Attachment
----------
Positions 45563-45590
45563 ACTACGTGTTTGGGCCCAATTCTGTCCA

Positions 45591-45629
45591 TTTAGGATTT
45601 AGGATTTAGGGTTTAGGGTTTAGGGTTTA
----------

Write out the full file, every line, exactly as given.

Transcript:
Positions 45563-45590
45563 ACTACGTGTTTGGGCCCAATTCTGTCCA

Positions 45591-45629
45591 TTTAGGATTT
45601 AGGATTTAGGGTTTAGGGTTTAGGGTTTA